In 1959, Bentley presented the S2, a further development of the S1 produced jointly with Rolls-Royce, where it was called the Silver Cloud. The newer version only had slight optical differences. The main changes took place on the technical level. Thus the S2 received a clearly improved air conditioning and besides that for the first time in the brand history a V8 engine. Shortly after moving to the new headquarters in Crewe the go-ahead was given for this new engine project. The V8 design was chosen at the time in order to be able to offer around 50 percent more performance in conjunction with silky smooth engine running – while taking up the same amount of space under the hood and weighing as little as possible. Just 18 months after works started, the first engine was running on the test bench. However, before the previously used inline six-cylinder engine was retired, the new design had to undergo various tests. Built into inconspicuous prototypes, the V8 covered several hundred thousand kilometers plus a total of 500 hours in full throttle operation on test benches. The test engines were then dismantled to ensure that no components were damaged. During this time, the engine engineers also ensured the desired silky smoothness and the ‘torque wave’ that is still familiar with Bentley models today and on which the new top-of-the-line model could be moved forward.
In the Bentley S2, the V8 engine made its debut with a displacement of 6.2 liters and weight 14 kilograms lighter than the six-cylinder engine of the S1. For the following T-Series models from 1965 onwards, the V8 received an extensive overhaul with smaller dimensions and more power. From 1971 the displacement was increased from 91 to 99 millimeters to the current 6¾ Litre engine (6.75 liters), which also increased the torque. In 1980, with the introduction of the first Mulsanne, a further extensive modification of the V8 followed, which was adapted to stricter emission limits and required standards for occupant safety. Two years later, the Mulsanne Turbo with a single Garrett turbocharger made its debut as the new top version. New models with two turbochargers followed later. The output of the 6.75 liter engine in the current Mulsanne Speed is now 395 kW/537 hp and a massive 1,100 newtonmeters of torque.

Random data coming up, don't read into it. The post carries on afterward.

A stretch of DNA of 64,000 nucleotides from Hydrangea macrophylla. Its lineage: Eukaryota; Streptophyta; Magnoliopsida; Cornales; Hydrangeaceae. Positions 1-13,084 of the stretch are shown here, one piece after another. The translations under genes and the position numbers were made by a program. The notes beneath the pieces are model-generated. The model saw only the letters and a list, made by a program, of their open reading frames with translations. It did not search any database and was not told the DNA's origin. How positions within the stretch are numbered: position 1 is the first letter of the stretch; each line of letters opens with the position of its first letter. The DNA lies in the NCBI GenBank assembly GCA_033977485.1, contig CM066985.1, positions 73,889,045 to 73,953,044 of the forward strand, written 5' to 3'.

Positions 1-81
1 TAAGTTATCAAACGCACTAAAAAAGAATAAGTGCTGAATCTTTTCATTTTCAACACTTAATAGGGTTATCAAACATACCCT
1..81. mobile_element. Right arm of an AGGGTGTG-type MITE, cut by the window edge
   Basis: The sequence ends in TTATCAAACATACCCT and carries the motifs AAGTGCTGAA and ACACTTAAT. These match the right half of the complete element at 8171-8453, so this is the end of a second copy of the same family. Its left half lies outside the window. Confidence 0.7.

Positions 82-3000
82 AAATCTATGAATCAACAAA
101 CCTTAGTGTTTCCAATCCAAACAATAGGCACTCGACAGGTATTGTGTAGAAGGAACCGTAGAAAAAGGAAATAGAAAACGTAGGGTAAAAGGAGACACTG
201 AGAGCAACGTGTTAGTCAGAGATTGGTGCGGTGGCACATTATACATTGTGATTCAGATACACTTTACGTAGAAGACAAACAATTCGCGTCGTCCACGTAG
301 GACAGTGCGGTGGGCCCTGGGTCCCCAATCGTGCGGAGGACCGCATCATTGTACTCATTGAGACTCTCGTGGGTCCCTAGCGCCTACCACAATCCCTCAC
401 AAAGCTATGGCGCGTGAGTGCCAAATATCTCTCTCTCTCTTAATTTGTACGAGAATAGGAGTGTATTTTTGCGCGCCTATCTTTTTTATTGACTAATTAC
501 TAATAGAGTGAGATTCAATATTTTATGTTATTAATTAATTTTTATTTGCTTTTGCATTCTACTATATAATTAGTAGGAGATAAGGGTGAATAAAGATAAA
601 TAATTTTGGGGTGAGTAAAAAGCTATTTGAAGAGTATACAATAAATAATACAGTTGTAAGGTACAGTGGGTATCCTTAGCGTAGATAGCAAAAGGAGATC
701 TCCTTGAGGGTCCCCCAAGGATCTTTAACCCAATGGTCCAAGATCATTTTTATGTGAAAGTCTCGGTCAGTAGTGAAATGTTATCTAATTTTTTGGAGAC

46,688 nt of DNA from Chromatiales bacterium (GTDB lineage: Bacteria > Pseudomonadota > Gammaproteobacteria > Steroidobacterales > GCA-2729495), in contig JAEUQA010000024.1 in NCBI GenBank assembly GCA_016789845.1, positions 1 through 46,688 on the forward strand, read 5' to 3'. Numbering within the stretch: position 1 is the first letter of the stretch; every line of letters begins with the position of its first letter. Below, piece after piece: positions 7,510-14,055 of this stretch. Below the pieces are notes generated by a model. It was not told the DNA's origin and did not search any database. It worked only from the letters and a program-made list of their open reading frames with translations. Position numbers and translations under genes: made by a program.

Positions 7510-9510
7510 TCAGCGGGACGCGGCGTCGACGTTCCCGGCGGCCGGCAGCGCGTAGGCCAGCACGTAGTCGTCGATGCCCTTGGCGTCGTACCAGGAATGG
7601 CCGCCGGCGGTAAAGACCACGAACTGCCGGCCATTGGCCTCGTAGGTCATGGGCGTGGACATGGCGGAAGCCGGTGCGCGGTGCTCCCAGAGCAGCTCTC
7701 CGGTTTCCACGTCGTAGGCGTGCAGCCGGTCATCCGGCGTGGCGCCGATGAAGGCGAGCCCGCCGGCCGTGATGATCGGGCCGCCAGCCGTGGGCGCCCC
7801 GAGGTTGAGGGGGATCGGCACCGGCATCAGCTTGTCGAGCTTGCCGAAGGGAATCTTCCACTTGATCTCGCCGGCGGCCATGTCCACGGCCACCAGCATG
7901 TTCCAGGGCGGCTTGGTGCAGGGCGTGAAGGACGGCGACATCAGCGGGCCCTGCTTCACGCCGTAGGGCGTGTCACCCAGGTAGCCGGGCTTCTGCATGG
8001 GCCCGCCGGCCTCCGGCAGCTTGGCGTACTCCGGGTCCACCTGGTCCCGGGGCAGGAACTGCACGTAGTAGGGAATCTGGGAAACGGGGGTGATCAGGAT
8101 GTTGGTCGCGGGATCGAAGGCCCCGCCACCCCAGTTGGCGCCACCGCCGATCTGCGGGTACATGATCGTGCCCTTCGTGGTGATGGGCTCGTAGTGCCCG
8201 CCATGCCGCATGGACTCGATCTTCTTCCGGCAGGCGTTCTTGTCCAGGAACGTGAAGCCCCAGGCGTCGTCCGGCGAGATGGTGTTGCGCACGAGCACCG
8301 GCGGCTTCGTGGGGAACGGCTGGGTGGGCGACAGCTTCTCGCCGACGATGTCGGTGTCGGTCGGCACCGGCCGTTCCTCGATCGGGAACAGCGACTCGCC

Every single V8 engine is handmade in Crewe. A single employee produces one engine in about 15 working hours. For this, the specially trained engine builders select the internal components carefully in order to create the most balanced possible assembly. After completion, each unit runs on the test bench and isn’t approved by an engine specialist until these tests have been successfully completed. Then a signed sticker is affixed. Over the past 60 years, this V8 engine has been used in 23 different Bentley models and has been produced almost 36,000 times to date. In the current Mulsanne Speed, it ensures that up to four people can accelerate to 100 kph (62 mph) in 4.9 seconds and reach a topspeed of 305 kph (189.5 mph). Unimaginable values back in 1959. Since 2012, Bentley has also been offering a four-liter V8 biturbo engine in the smaller Continental GT as well as in the Flying Spur and Bentayga, although this is to be understood as an entry-level engine there.